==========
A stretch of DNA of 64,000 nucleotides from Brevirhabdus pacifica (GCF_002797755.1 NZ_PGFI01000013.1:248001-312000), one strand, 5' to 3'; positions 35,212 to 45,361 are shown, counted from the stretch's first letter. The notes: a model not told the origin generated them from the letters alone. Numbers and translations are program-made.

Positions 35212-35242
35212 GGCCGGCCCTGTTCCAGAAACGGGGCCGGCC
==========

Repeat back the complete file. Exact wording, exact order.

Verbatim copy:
A stretch of DNA of 64,000 nucleotides from Brevirhabdus pacifica (GCF_002797755.1 NZ_PGFI01000013.1:248001-312000), one strand, 5' to 3'; positions 35,212 to 45,361 are shown, counted from the stretch's first letter. The notes: a model not told the origin generated them from the letters alone. Numbers and translations are program-made.

Positions 35212-35242
35212 GGCCGGCCCTGTTCCAGAAACGGGGCCGGCC